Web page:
WASHINGTON, D.C. — In the early weeks of the coronavirus pandemic, President Donald Trump privately discussed how deadly and problematic the virus could potentially be while simultaneously downplaying the threat to the public, legendary journalist Bob Woodward writes in his new book, “Rage.”
Woodward conducted a series of 18 wide-ranging interviews with Trump from Dec. 5, 2019, to July 21. The conversations were recorded with the president’s permission.
In early February, Trump told Woodward that the virus was contagious, airborne and far “more deadly than even your strenuous flus,” reported CNN, which obtained the book ahead of its Sept. 15 release.
The president admitted to Woodward on March 19 that he hid what he really knew about the virus.
“I wanted to always play it down,” Trump said. “I still like playing it down, because I don't want to create a panic."
And play it down he did. In public comments in February alone, Trump claimed the United States had the virus contained, predicted that 15 cases would soon become zero and said, “One day, it’s like a miracle, it will disappear.”
There have now been 6.3 million coronavirus cases and nearly 190,000 deaths in the U.S.
In “Rage,” Woodward writes that national security adviser Robert O'Brien warned Trump in a Jan. 28 intelligence briefing that the virus would be the "biggest national security threat" of his presidency, while O’Brien’s deputy, Matt Pottinger, warned it could be as bad as the 1918 influenza pandemic that killed an estimated 50 million people worldwide, including 675,000 Americans.
Pottinger also told Trump then that asymptomatic spread was occurring in China.
Trump issued travel restrictions from China a few days later, but he continued to downplay the virus during public appearances.
Woodward views the weeks immediately after the intelligence briefing as a missed opportunity for Trump to exhibit great leadership. When asked in May if he remembered O’Brien’s Jan. 28 warning, Trump said, “No, I don’t.”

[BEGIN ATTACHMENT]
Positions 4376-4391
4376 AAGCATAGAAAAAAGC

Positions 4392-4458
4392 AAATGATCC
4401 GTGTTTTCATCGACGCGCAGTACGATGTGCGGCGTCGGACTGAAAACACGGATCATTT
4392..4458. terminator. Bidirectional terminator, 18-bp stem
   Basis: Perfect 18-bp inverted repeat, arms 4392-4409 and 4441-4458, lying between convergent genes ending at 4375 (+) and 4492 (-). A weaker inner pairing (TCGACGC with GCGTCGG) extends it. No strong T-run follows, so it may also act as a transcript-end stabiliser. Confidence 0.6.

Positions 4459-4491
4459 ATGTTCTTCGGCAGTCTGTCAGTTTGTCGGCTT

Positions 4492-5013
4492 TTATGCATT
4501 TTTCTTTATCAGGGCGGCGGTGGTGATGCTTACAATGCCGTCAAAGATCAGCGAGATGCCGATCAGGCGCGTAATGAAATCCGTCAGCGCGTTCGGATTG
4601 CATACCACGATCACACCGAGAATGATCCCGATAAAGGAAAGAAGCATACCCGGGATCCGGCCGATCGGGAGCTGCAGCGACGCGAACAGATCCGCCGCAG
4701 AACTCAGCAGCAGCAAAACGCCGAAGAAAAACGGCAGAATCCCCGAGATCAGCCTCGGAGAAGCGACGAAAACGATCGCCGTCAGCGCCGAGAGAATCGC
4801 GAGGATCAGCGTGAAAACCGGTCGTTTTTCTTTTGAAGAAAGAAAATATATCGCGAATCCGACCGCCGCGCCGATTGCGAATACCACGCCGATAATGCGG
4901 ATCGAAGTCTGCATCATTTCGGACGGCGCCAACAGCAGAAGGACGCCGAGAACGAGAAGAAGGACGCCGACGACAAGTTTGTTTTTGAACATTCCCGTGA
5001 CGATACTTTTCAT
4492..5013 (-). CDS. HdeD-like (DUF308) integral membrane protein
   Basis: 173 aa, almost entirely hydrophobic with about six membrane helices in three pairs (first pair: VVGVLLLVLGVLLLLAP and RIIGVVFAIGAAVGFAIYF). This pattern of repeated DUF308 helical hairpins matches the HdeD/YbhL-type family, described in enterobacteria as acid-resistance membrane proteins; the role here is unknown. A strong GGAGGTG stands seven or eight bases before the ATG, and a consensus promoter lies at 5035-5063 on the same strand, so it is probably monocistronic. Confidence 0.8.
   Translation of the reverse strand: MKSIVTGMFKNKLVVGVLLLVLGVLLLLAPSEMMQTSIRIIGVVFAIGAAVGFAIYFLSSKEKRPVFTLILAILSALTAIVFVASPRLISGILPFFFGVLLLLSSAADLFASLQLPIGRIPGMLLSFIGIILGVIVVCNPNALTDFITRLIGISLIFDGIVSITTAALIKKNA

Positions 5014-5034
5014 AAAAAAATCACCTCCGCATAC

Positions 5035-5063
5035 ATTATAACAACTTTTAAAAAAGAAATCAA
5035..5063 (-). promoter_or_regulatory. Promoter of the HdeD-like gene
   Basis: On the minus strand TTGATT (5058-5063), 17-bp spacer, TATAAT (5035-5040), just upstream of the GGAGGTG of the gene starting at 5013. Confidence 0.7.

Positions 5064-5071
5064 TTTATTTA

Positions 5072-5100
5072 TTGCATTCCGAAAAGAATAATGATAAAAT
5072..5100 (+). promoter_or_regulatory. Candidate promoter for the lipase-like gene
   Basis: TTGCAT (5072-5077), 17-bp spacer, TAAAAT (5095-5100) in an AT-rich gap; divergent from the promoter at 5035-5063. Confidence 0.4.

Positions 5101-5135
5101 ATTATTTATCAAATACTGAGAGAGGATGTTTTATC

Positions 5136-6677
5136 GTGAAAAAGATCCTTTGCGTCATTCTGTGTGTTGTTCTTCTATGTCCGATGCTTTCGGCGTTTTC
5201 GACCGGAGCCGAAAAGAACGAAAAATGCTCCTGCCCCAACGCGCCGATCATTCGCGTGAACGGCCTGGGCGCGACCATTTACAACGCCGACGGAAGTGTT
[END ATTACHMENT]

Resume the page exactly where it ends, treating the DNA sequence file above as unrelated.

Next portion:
In their final interview in July, Trump told Woodward: "The virus has nothing to do with me. It's not my fault. It's — China let the damn virus out."
In March, Trump also told Woodward that he had learned that "plenty of young people" were being hit hard by the virus, not just the elderly. But in recent months, he has pushed for the return of college football and schools to fully reopen, falsely saying that children were "almost immune" to COVID-19.
At a press conference where Trump announced his shortlist of Supreme Court picks, when asked if he misled the public by downplaying the risk of the coronavirus to reduce panic, Trump admitted, "Well, if you said 'in order to reduce panic,' perhaps that’s so."
“The fact is, I’m a cheerleader for this country,” Trump added, "I love our country, and I don't want people to be frightened. I don't want to create panic ... and, certainly, I'm not going to drive this country or the world into a frenzy."
When asked why he did not take action in February, Trump said, “you didn’t really think it was going to be to the point that it was."
He added, "you have to show leadership. And leadership is confidence in our country.”
Earlier in the day, White House Press Secretary Kayleigh McEnany denied that Trump misled the public.
"This president, at a time when you're facing insurmountable challenges, it's important to express confidence; it's important to express calm," she said. " ... The president has never lied to the American public on COVID."
McEnany went on to criticize reporters asking her about comments the president “allegedly told Bob Woodward,” but NBC’s Geoff Bennett reminded her that “it’s on tape.”
At a campaign event in Michigan earlier in the day, Trump's opponent, former Vice President Joe Biden, slammed the president's actions, saying "It's beyond despicable. It's a dereliction of duty, it's a disgrace."
“Rage” also quotes Dr. Anthony Fauci, the nation’s top infectious disease expert and a member of the White House Coronavirus Task Force, as telling others that Trump’s leadership during the pandemic was “rudderless” and that his “attention span is like a minus number.”
"His sole purpose is to get re-elected," Fauci told one associate, Woodward writes.
The book includes other damning assessments of Trump’s leadership from former Defense Secretary James Mattis, former Director of National Intelligence Dan Coats and former Secretary of State Rex Tillerson.
Woodward writes that Coats "continued to harbor the secret belief, one that had grown rather than lessened, although unsupported by intelligence proof, that Putin had something on Trump. … How else to explain the president's behavior? Coats could see no other explanation."